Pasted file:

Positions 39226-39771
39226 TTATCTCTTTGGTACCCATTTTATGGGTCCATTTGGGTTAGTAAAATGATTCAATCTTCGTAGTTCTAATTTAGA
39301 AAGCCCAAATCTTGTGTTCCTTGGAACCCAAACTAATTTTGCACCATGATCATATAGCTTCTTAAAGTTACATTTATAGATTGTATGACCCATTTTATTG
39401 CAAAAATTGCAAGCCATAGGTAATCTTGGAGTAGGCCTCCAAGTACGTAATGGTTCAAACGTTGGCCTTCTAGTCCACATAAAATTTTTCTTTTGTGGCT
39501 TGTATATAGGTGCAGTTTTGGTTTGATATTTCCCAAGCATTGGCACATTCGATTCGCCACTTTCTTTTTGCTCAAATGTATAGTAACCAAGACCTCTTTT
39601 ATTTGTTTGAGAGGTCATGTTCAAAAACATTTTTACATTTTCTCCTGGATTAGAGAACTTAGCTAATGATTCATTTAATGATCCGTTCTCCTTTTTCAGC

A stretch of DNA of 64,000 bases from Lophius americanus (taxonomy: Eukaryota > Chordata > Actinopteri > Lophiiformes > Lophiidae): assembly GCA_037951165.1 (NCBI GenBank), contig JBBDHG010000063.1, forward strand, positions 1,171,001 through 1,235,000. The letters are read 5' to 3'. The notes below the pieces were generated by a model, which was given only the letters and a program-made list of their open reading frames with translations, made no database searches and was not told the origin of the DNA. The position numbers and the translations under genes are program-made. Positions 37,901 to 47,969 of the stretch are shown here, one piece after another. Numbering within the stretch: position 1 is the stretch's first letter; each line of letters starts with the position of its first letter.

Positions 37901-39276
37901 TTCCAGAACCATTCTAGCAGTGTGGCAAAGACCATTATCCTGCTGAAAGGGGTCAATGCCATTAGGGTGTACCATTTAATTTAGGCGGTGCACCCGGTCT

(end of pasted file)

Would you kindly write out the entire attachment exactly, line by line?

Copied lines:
Positions 39226-39771
39226 TTATCTCTTTGGTACCCATTTTATGGGTCCATTTGGGTTAGTAAAATGATTCAATCTTCGTAGTTCTAATTTAGA
39301 AAGCCCAAATCTTGTGTTCCTTGGAACCCAAACTAATTTTGCACCATGATCATATAGCTTCTTAAAGTTACATTTATAGATTGTATGACCCATTTTATTG
39401 CAAAAATTGCAAGCCATAGGTAATCTTGGAGTAGGCCTCCAAGTACGTAATGGTTCAAACGTTGGCCTTCTAGTCCACATAAAATTTTTCTTTTGTGGCT
39501 TGTATATAGGTGCAGTTTTGGTTTGATATTTCCCAAGCATTGGCACATTCGATTCGCCACTTTCTTTTTGCTCAAATGTATAGTAACCAAGACCTCTTTT
39601 ATTTGTTTGAGAGGTCATGTTCAAAAACATTTTTACATTTTCTCCTGGATTAGAGAACTTAGCTAATGATTCATTTAATGATCCGTTCTCCTTTTTCAGC

A stretch of DNA of 64,000 bases from Lophius americanus (taxonomy: Eukaryota > Chordata > Actinopteri > Lophiiformes > Lophiidae): assembly GCA_037951165.1 (NCBI GenBank), contig JBBDHG010000063.1, forward strand, positions 1,171,001 through 1,235,000. The letters are read 5' to 3'. The notes below the pieces were generated by a model, which was given only the letters and a program-made list of their open reading frames with translations, made no database searches and was not told the origin of the DNA. The position numbers and the translations under genes are program-made. Positions 37,901 to 47,969 of the stretch are shown here, one piece after another. Numbering within the stretch: position 1 is the stretch's first letter; each line of letters starts with the position of its first letter.

Positions 37901-39276
37901 TTCCAGAACCATTCTAGCAGTGTGGCAAAGACCATTATCCTGCTGAAAGGGGTCAATGCCATTAGGGTGTACCATTTAATTTAGGCGGTGCACCCGGTCT